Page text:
Quality & Quantity 32: 229–245, 1998.
© 1998 Kluwer Academic Publishers. Printed in the Netherlands.
Goodness of Fit in Regression Analysis – R
& MAGNUS STENBECK
Centre for Public Health Research, University of Karlstad, S-65188 Karlstad, Sweden;
Epidemiology, National Board of Health and Welfare, S-106 30 Stockholm, Sweden
Abstract. There has been considerable debate on how important goodness of ﬁt is as a tool in
regression analysis, especially with regard to the controversy on R
in linear regression. This article
reviews some of the arguments of this debate and its relationship to other goodness of ﬁt measures.
It attempts to clarify the distinction between goodness of ﬁt measures and other model evaluation
tools as well as the distinction between model test statistics and descriptive measures used to make
decisions on the agreement between models and data. It also argues that the utility of goodness of ﬁt
measures depends on whether the analysis focuses on explaining the outcome (model orientation) or
explaining the effect(s) of some regressor(s) on the outcome (factor orientation).
In some situations a decisive goodness of ﬁt test statistic exists and is a central tool in the analysis.
In other situations, where the goodness of ﬁt measure is not a test statistic but a descripitive measure,
it can be used as a heuristic device along with other evidence whenever appropriate. The availability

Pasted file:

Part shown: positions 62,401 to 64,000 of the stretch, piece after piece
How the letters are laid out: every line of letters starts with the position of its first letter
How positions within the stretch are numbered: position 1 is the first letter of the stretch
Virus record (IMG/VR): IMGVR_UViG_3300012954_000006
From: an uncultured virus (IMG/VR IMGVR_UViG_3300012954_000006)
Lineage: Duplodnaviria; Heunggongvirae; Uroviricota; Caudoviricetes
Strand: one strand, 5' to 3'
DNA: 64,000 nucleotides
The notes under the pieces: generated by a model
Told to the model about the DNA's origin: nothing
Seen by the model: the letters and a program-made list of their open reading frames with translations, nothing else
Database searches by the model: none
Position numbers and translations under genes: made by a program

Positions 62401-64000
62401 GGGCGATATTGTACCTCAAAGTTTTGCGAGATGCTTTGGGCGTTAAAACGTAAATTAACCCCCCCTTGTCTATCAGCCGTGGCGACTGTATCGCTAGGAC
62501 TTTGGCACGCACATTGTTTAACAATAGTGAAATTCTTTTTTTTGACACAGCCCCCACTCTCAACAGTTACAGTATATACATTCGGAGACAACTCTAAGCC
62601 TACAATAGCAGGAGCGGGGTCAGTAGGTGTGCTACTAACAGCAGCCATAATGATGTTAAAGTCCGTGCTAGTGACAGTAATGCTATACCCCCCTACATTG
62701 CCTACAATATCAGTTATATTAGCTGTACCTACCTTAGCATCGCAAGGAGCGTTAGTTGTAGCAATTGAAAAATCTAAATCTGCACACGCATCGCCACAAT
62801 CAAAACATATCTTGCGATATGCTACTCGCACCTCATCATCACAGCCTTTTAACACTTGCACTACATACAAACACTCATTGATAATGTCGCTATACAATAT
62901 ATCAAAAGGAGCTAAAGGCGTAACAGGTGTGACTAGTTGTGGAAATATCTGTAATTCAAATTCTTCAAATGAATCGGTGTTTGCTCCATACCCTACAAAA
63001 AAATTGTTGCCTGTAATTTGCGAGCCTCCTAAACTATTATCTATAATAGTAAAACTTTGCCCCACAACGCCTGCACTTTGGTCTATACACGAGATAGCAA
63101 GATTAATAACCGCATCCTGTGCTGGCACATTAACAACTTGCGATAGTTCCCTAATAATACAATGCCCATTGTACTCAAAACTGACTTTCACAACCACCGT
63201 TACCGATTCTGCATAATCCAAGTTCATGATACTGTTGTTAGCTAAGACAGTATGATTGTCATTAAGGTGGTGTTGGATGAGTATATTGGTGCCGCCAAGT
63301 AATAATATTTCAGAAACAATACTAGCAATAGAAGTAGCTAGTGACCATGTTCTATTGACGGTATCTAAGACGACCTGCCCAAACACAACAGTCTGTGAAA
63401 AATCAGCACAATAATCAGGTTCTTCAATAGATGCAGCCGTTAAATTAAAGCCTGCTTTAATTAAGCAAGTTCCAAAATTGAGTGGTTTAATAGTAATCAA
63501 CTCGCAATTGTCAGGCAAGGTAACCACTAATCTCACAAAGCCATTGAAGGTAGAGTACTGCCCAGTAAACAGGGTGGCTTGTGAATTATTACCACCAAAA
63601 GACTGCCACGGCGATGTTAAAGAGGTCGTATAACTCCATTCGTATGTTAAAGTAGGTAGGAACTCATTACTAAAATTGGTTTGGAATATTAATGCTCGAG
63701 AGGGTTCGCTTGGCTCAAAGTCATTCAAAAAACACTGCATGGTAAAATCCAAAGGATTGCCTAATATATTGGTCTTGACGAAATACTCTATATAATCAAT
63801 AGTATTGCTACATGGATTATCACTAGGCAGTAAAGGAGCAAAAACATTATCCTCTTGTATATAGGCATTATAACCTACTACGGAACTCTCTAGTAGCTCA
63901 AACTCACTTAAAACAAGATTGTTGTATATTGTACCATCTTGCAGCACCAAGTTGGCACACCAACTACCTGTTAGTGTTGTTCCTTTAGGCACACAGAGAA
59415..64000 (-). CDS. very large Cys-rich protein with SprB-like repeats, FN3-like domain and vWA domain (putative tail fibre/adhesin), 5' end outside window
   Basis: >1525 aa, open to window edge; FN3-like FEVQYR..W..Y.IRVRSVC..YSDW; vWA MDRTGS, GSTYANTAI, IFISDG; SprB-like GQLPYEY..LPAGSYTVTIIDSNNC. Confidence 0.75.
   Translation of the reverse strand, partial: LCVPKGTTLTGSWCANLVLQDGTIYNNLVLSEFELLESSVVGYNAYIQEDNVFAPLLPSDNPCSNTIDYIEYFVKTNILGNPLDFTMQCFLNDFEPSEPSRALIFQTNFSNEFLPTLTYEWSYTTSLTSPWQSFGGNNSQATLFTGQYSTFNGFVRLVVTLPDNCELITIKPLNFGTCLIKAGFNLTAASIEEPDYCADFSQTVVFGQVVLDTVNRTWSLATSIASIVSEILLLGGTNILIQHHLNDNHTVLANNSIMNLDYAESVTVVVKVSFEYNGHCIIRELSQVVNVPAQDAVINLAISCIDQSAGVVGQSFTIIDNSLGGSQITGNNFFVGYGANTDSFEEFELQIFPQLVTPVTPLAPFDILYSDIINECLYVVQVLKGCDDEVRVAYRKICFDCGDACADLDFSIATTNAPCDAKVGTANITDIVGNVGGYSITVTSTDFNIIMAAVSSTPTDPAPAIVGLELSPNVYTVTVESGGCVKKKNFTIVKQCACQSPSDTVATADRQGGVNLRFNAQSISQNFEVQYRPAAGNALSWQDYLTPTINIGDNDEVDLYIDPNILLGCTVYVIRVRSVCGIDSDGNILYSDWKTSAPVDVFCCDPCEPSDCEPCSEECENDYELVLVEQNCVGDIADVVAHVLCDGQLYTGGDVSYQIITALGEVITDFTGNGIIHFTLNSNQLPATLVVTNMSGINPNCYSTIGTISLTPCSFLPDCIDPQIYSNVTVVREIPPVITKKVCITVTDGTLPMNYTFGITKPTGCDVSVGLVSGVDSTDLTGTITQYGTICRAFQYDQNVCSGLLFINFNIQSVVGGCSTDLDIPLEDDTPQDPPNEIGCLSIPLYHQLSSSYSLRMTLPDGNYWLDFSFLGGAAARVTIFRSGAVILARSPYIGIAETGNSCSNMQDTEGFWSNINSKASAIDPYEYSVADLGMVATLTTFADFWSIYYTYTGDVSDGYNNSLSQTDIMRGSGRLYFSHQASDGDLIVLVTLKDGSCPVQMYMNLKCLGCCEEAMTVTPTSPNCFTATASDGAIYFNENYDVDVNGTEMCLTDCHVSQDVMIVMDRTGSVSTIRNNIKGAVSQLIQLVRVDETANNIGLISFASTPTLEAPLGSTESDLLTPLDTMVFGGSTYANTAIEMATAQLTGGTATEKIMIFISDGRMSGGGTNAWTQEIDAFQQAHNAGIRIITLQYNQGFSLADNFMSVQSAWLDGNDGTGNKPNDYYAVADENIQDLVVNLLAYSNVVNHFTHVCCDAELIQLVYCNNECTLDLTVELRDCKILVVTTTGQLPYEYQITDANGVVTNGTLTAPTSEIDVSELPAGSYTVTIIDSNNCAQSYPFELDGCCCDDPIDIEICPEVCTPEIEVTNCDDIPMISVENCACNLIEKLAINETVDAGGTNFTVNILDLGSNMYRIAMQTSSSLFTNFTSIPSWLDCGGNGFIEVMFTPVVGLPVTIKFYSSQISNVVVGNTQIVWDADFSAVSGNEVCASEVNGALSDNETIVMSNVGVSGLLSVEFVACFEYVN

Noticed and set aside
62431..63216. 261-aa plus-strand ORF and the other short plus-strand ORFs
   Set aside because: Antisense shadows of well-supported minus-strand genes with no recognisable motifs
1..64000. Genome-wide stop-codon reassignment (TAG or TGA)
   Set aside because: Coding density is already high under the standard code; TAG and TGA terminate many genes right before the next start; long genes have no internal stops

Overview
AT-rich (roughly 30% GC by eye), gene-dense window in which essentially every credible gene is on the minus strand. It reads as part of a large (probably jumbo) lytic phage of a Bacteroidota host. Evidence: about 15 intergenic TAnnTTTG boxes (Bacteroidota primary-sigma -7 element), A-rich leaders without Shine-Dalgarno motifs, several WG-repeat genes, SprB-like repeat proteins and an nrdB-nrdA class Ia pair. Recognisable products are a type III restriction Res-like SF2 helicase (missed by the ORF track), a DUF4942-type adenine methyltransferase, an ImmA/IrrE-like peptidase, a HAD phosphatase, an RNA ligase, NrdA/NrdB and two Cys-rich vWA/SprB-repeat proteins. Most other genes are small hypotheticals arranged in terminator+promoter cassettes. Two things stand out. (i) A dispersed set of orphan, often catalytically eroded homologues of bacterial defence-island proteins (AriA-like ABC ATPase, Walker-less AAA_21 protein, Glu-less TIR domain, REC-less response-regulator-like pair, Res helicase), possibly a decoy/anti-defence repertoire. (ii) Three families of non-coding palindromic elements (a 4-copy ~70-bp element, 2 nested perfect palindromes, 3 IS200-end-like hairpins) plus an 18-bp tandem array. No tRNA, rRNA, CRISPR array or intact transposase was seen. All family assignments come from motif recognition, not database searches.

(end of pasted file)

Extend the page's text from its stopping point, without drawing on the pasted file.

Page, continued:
of goodness of ﬁt test statistics depends on whether the variability in the observations is restricted, as
in table analysis, or whether it is unrestricted, as in OLS and logistic regression on individual data.
is a decisive tool for measuring goodness of ﬁt, whereas R
and SEE are heuristic tools.
In sciences where causal model building holds a central position there is often
a need to evaluate theoretical models empirically. In other contexts, such as in
measurement models, the quality of data needs to be evaluated against a theoretical
model. In both situations, this is done by analysing the agreement between the data
generated by the model (predicted data, ﬁtted or expected values) and the collected
empirical data (observed data/values). The degree of agreement is a measure of the
goodness of ﬁt between data and model.
The usefulness of evaluating the goodness of ﬁt of models is not undisputed.
Opinions also differ as to how best to do this, in other words what speciﬁc statistical
measure should be used for the purpose. An intense discussion has been taking
place in recent years about measures of goodness of ﬁt for structural equation
models with latent variables (Bollen and Long, 1993). Another example is the
debate about the usefulness of R
in linear regression analysis which took place
a few years ago among methodologists in the USA (see Achen, 1990; King, 1990;
Lewis-Beck and Skalaban, 1990).